Sunday, March 15, 2015

First same-sex marriage issued in Texas despite state ban

Two women in the state of Texas, Sarah Goodfriend and Suzanne Bryant, were wed on Thursday in what was the state's first same-sex marriage despite the fact that Texas has a statewide ban on same-sex marriage. Goodfriend and Bryant were married and given a marriage license by a county clerk in Austin, Texas. The couple claimed that, because of medical reasons, they could not wait any longer for same-sex marriage to become legal in their hometown.

Hours after word got out that a same-sex couple had been wed, the Texas Supreme Court blocked all other gay couples from obtaining marriage licenses because of legal challenges. Because of the fact that that Goodfriend and Bryant were given a valid marriage license, much debate has come up regarding whether the license is valid or not. "The same-sex marriage license ... is void, just as any license issued in violation of state law would be," stated the attorney general. The license was given from a county judge after the Travis County Court stated that the couple was given permission to wed because of their medical excuse. The Texas Supreme Court still clearly defines marriage as a legal and emotional bond between a man and a woman and was supported by an overwhelming majority vote. A lawsuit has since been filed against the clerk who issued the marriage license to the couple, which makes it seem as if the state will allow same-sex marriage any time soon. 

When faced with hundreds of reporters after their wedding, Goodfriend and Bryant held the hands of their daughters and said to the state of Texas, "There are thousands of gay Texans, Everybody knows one or two or three. Even if you don't know, you do know them. They may not feel safe to be out but you know them...There are many other Texans, thousands of Texans who would like to be able to have their loving, committed relationships recognized".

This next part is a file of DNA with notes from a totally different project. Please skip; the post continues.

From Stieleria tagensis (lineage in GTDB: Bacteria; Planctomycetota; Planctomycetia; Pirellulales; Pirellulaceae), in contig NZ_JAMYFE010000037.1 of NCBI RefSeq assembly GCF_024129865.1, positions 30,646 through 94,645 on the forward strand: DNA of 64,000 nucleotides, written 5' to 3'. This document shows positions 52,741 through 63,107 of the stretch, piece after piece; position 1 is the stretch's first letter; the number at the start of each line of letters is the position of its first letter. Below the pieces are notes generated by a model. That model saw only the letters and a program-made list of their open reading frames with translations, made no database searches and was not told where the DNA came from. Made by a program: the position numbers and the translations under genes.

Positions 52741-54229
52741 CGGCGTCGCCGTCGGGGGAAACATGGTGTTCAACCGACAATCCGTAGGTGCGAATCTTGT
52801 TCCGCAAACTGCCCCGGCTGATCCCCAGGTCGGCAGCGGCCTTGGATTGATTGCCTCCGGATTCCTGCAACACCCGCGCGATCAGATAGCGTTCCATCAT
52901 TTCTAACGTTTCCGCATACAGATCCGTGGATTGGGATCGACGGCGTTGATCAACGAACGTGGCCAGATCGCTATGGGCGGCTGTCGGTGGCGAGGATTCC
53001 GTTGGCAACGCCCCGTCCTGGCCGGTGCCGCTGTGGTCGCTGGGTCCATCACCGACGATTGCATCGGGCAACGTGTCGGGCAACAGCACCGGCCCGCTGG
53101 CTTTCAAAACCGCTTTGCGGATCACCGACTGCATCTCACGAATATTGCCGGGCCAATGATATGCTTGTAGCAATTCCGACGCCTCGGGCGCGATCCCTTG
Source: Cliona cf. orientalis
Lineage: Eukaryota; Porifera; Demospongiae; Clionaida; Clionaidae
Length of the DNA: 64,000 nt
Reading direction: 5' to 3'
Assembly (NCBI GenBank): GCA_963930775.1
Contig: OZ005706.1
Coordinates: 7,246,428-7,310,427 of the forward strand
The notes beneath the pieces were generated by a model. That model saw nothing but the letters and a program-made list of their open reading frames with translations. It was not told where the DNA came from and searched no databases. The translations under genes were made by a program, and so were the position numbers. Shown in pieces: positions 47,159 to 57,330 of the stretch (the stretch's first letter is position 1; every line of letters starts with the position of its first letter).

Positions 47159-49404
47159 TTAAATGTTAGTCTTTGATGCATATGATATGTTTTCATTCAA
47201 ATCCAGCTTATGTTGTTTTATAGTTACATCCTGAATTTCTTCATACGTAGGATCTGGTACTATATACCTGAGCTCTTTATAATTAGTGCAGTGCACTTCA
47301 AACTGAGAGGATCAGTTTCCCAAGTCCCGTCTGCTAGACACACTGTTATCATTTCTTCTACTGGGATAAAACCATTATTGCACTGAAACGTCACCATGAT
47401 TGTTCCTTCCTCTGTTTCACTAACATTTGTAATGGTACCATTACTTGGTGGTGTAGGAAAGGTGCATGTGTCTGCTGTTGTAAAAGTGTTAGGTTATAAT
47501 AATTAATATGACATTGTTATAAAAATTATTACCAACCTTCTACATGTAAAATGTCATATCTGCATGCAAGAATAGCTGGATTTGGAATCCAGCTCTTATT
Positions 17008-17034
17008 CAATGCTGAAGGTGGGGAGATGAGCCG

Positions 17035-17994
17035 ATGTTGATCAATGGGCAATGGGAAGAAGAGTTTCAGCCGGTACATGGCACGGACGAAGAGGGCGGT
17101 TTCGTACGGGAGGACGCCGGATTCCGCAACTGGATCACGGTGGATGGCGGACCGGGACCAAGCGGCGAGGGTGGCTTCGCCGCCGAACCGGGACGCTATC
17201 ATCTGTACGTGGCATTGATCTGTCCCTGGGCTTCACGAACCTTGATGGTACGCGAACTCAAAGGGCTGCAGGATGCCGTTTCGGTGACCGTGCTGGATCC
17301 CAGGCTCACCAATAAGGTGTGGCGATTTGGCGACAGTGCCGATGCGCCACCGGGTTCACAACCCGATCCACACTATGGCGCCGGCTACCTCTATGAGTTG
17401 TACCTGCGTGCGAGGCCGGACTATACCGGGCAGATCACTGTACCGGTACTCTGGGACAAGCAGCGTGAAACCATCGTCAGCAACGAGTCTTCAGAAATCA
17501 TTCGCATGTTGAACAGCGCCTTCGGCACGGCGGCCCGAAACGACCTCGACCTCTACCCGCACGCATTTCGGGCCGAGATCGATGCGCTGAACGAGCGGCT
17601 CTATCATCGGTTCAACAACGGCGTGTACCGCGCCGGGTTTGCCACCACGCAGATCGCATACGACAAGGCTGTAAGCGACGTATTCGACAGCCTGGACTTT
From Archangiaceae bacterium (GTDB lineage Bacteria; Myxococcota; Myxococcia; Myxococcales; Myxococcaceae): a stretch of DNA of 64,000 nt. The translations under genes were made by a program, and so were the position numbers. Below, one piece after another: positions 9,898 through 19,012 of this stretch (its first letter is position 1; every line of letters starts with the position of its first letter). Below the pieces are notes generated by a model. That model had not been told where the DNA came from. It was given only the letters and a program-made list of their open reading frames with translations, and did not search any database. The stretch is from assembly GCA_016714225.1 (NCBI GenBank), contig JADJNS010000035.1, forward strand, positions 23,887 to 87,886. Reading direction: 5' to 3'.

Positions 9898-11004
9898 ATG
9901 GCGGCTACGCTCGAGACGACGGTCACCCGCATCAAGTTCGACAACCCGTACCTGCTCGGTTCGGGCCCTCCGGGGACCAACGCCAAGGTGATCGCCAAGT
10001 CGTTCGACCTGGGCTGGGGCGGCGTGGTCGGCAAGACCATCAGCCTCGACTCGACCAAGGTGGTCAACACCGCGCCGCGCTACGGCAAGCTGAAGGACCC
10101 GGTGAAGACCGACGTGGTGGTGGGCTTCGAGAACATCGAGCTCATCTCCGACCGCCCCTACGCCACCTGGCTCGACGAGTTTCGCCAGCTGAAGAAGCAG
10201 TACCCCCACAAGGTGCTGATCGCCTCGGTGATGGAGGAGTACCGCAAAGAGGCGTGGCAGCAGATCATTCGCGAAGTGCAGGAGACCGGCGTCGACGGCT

I support same-sex marriage and believe that it should be legal in all 50 states of America, but unfortunately, it is not nor will it be for many years. I personally do not think Goodfriend and Bryant should have been granted a marriage license at it is still illegal in the state of Texas and ignites the idea of the "slippery slope". The couple, regardless of medical conditions that claimed their marriage could not wait, broke the law of Texas. I'm sure there are many other same-sex couples that could think of excuse after excuse in order to obtain a legal marriage license, but the fact is, these licenses are still illegal in the state of Texas. I think that Goodfriend and Bryant should have either traveled to a state where same-sex marriages are allowed in order to obtain one instead of becoming exceptions in their home state. As Goodfriend said herself, there are thousands of gay Texans who would love to have their relationships recognized by the state, and I'm sure hundreds of those thousands of gay couples could think of medical, legal, or other reasons to be granted these licenses, but they are still illegal. There should be no exceptions.


Do you think Goodfriend and Bryant should have been granted this marriage license? Are medical excuses a good enough reason to obtain them, even after given permission from a local county court? 

2 comments:

Ana M. said...

I agree with the author that granting this couple a marriage license creates a slippery slope and seems unfair to many other couples. However, I also believe that there was a valid excuse in this case. There is a personal compelling interest that should not be ignored by the courts.

Tommy S said...

I agree with the author as well. It is unfortunate that this couple cannot marry but there can be no same-sex marriages until a District Court or Supreme Court rules the ban on same-sex marriage unconstitutional. Coincidentally, just a week after this couple got their license a District Court in Texas ruled that the ban on same-sex marriage was unconstitutional. The decision is being appealed so for now the Texas Supreme Court granted a stay on issuing same-sex marriage licenses until it decides on the case.